During a routine press briefing on Tuesday, White House Press Secretary Sean Spicer made a series of what could charitably be called “misstatements” about Adolf Hitler, concentration camps, and the use of chemical weapons in WWII. What followed should be identified as the new normal in 2017: a flood of fake news reports were generated, then shared on social media until it became difficult to discern which Spicer quotes were real and which had been fabricated.
Act 1: Inspiration
Spicer’s briefing gaffes were instant fodder for fake news purveyors. The combination of strange comments, incendiary references, and instant attention on Twitter made for a perfect storm of fake content inspiration. “Sean Spicer,” “Holocaust Centers,” and “not even Hitler” were all trending on Twitter before Spicer stepped away from the podium. Knowing that this story would have legs, fake news creators sprung into action.
Act 2: Dissemination
As this BuzzFeed article illustrates, fake news allstars like Newslo and Politicops ran stories with wildly reimagined quotes from Spicer that were quickly picked up and shared on Facebook. Speaking of Facebook, a faux Sean Spicer page was created to issue a false (and inflammatory) apology, which was later deleted, however not before being widely shared.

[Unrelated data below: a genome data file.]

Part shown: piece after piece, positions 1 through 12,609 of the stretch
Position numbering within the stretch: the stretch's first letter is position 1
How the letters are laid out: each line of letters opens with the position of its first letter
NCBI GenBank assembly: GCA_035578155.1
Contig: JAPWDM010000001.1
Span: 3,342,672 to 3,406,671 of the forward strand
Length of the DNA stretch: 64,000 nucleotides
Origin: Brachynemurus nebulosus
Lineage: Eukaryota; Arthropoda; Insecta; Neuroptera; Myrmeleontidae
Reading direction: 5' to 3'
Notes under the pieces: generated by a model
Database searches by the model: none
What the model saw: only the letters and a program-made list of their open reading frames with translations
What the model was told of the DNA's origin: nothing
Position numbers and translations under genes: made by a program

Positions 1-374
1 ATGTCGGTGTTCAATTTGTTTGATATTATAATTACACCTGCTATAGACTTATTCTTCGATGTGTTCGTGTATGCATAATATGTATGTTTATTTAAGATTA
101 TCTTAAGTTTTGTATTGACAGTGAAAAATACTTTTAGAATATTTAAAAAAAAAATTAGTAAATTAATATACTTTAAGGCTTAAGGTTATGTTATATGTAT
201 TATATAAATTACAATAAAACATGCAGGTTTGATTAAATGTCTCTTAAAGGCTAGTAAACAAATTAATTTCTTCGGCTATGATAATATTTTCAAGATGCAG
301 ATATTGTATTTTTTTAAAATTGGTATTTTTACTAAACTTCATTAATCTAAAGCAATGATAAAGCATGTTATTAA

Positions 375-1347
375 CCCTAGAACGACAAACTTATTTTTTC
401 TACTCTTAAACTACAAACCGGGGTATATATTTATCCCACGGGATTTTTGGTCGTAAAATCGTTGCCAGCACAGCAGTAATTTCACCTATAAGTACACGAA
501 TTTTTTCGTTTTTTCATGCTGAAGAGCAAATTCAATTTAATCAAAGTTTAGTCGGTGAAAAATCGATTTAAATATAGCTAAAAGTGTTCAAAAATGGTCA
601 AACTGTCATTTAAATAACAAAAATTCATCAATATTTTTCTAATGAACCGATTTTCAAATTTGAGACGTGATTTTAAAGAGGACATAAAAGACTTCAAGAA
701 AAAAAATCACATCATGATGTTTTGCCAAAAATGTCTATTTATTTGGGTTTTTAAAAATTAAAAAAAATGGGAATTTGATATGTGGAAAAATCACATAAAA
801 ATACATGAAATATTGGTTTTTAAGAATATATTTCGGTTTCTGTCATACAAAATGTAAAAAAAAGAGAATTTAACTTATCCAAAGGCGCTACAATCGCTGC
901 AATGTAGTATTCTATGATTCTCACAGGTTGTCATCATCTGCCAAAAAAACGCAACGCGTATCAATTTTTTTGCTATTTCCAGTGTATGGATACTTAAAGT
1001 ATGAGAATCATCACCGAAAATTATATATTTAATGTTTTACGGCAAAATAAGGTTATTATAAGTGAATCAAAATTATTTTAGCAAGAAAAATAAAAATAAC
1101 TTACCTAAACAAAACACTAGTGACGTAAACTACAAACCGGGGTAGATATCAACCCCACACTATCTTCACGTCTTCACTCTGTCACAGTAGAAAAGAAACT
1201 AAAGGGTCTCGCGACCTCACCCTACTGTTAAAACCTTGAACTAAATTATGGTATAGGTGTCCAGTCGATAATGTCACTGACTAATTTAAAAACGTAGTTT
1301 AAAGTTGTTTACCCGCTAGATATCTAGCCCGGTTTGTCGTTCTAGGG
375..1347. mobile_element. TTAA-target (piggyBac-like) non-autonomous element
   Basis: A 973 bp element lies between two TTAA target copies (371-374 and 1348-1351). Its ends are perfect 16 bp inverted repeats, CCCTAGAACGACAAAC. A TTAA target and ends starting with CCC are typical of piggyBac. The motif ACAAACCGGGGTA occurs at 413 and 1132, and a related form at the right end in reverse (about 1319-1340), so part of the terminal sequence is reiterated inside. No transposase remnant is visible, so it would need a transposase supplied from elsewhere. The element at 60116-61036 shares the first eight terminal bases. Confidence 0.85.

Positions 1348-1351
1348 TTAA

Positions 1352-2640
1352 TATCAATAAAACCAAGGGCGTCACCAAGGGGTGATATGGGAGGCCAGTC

Act 3: Confusion
As of the time of this post, the Newslo article headlined “Sean Spicer Defends Himself: “Gas Chambers Were Such A Minute Part Of World War II”” had been shared from the Newslo Facebook page alone 251 times, and commented on by 245 people. A quick scan of the comments revealed that most of these commenters appeared to think Spicer actually said what was in the article, and were upset. Very few point out that this is not a real news site (although, presumably if Newslo has the time, they could go through and delete such comments). Buzzfeed also points out that other known fake news sites like USPoIn ran accurate descriptions of the briefing, adding to the confusion.
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Author: Duncan Whitmire
Marketing Writer, Before joining Credo in 2012, Duncan worked in the circulation department of his local public library, and as a Student Services Coordinator in a school for children with special needs. In his free time he writes fiction that has been published in dozens of literary magazines and anthologies.